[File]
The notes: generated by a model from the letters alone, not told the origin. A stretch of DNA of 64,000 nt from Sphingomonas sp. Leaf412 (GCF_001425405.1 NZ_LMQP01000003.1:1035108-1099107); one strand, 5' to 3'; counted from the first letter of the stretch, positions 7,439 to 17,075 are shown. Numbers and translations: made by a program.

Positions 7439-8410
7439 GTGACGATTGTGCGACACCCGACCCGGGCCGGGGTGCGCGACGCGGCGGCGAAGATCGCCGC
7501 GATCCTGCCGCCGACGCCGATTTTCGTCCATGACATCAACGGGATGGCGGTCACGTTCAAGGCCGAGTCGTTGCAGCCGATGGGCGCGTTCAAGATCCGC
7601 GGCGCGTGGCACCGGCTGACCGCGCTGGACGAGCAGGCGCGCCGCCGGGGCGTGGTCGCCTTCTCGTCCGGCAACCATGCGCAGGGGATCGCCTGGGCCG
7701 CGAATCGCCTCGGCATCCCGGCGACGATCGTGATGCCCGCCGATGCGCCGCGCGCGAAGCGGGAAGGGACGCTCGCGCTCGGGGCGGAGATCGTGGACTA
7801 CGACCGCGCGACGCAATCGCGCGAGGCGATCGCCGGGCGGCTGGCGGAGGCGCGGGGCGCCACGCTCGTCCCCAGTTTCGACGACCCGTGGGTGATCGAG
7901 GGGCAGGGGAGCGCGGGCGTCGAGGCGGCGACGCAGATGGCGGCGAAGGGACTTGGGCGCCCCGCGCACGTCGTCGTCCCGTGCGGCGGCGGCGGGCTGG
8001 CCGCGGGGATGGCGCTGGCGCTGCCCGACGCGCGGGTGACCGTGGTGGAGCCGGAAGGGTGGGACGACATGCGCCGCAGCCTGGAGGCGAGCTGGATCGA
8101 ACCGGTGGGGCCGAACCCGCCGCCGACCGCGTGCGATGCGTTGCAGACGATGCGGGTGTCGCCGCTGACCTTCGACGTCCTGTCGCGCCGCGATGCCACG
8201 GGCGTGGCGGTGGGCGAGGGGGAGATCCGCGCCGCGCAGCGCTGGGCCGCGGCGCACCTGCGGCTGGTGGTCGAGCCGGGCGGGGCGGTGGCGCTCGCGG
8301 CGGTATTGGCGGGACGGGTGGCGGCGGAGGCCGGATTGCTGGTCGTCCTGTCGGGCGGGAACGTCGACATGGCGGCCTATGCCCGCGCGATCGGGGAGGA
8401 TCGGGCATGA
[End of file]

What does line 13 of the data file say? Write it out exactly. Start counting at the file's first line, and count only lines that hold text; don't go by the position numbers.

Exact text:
8401 TCGGGCATGA